Many of us have deep connections from childhood as the beginnings our dark sides. The trick is to not expect your partner to untangle your issues from childhood. Let me explain unfinished business as something that haunts you over time.

I used to take my son to the zoo, across the river a lot. One time I had a meeting to attend & we had to skip the gorillas. No matter how many times Aaron saw the gorillas after, for a year & a half every time we drove up the hill passing thru the zoo he would say “Mom, remember the time we missed the gorillas?” This is exactly why the brain lingers on childhood unfinished experiences, especially negative ones.

You learn how much the wife has been twisted by the terrible hands she was dealt in childhood. As many do, who are traumatized in childhood she builds giant walls to protect herself from the messiness of other people. She finds it very difficult to trust others & loves this gift her husband has in abundance. Though she never does learn to change this within herself even after a lifetime of loving him, which she recognizes as her one mistake in the end.

I highly recommend reading this novel to closely examine a marriage in all it’s complicatedness.

Too many of us as human beings silently believe our partners will erase the scars from childhood. This is a wild, impossible expectation because it is up to each of us to figure that out. Every family leaves their children with a combination of strengths & weaknesses. It is up to us to work out a grown up understanding of our own dark sides & how they spill out onto other people.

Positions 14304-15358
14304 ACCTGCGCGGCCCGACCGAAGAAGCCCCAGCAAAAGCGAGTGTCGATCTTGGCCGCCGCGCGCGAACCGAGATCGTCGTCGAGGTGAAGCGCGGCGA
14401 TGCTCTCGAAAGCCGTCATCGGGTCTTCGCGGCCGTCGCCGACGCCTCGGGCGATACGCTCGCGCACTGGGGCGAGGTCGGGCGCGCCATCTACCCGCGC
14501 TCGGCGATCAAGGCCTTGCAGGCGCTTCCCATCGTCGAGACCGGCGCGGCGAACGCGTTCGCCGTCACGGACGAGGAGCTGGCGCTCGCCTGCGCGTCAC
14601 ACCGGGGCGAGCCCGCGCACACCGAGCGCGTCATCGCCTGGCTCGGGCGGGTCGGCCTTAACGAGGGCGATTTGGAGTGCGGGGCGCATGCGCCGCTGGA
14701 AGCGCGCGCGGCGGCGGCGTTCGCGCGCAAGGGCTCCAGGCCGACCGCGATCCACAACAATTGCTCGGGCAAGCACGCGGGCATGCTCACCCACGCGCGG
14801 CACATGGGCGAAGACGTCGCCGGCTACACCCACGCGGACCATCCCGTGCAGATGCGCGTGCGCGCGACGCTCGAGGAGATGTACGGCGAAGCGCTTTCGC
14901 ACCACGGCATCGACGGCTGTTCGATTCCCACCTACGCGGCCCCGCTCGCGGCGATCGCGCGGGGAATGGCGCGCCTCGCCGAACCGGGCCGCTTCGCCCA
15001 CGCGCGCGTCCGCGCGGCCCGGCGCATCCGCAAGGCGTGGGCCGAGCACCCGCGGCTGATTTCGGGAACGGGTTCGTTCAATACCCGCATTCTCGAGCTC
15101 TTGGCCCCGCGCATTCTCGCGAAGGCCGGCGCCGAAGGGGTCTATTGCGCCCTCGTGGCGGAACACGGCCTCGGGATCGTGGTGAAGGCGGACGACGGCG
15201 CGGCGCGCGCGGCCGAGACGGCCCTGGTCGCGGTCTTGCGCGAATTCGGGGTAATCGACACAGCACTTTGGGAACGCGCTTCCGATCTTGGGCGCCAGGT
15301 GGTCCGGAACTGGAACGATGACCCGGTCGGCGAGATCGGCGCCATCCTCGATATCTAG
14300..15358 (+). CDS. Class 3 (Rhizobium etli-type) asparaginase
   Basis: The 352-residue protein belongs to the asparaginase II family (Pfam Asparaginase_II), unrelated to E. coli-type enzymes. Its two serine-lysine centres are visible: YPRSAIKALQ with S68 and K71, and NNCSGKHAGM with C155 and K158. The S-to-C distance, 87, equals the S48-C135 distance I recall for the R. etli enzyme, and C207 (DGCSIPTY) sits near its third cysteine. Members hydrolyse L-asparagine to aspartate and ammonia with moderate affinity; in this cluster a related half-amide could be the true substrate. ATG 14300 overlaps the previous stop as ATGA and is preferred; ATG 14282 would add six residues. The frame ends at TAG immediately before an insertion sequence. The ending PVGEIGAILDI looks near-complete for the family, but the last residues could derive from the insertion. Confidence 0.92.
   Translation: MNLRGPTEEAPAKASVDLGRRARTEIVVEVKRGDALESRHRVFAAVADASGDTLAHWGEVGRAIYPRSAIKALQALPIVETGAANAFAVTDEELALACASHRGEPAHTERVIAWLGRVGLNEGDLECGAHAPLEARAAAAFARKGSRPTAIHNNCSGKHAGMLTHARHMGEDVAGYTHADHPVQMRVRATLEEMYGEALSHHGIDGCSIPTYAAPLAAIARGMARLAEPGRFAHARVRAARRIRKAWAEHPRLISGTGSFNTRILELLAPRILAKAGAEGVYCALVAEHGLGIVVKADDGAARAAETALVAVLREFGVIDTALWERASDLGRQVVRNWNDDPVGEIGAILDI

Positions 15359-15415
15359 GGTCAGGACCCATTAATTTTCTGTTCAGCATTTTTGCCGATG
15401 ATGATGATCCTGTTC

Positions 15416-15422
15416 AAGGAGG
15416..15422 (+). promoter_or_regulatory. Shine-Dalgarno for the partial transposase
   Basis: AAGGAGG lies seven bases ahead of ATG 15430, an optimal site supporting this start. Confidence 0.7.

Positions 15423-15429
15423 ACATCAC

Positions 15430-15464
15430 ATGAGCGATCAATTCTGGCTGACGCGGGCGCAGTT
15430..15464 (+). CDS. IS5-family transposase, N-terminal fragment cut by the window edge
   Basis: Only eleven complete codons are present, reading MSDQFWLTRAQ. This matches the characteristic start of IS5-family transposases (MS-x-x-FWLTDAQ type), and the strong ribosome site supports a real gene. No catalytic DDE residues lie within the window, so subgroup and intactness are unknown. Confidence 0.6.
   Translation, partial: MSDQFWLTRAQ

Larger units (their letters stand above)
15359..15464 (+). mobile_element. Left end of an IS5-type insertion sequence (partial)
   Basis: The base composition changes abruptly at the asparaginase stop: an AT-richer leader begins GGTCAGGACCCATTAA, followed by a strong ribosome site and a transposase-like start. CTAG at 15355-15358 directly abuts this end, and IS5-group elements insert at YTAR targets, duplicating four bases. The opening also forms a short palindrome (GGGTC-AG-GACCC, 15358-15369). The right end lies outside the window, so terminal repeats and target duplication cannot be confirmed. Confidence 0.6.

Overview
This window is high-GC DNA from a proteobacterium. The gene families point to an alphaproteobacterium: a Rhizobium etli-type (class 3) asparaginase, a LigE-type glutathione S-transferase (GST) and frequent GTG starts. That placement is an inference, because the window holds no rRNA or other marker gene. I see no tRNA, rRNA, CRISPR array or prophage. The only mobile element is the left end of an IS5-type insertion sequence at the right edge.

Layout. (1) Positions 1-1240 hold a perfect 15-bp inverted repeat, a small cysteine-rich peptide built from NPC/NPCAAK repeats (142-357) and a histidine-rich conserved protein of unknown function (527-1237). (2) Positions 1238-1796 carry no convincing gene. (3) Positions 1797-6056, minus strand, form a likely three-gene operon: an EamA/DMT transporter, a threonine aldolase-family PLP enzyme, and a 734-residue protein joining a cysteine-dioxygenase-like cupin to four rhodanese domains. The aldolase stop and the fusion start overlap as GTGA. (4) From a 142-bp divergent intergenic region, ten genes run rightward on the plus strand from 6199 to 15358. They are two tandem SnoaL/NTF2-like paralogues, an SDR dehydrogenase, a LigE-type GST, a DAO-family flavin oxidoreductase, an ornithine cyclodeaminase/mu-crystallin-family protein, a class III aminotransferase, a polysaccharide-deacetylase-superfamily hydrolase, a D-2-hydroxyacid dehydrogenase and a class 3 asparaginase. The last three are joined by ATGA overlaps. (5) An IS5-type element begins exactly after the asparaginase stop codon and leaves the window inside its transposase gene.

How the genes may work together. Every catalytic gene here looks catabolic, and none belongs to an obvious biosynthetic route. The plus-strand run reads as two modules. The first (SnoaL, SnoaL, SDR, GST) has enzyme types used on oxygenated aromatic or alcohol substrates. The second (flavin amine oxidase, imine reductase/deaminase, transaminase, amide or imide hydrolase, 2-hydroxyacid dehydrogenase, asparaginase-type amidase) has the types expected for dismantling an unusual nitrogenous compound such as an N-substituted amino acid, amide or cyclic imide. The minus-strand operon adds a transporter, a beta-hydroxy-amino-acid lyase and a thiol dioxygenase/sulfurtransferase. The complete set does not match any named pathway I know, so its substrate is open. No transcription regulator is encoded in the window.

I want to add a note here about self esteem. Most people flip flop with feeling great on occasion & their good stuff almost erases their dark side; more often the dark side erases the good stuff. I call this a hierarchal self esteem. It is my belief that someone with healthy self esteem allows the dark side to quietly next to the good stuff, accepting both parts are true instead of trying to wipe out one with the other. We are all both dark & light, every decade or so we can make the dark side a little bit smaller.

So if you allow yourself to take ownership of both sides of who you are, then you are a better candidate for a healthy relationship.
You will be more humble, less likely to keep grudges and more able to forgive your partner. You might even be less defensive!

We are all complicated and have two sides to who we are. The more you recognize your own problems the more generous you will be as a partner when they have problems.

My challenge to you is to sit down & write your talents/strengths & gifts & then be specific about your own dark side. Ask yourself if it would be easier to write down your partners dark side instead of your own? We all find comfort in blame, it’s solo much easier than looking at ourself! Ask yourself have you been expecting your partner to fix your childhood missing pieces???

Thanks for listening. This is Rhoda, you can find more info at therapy ideas.net, or on twitter & instagram @rhodaoncouples.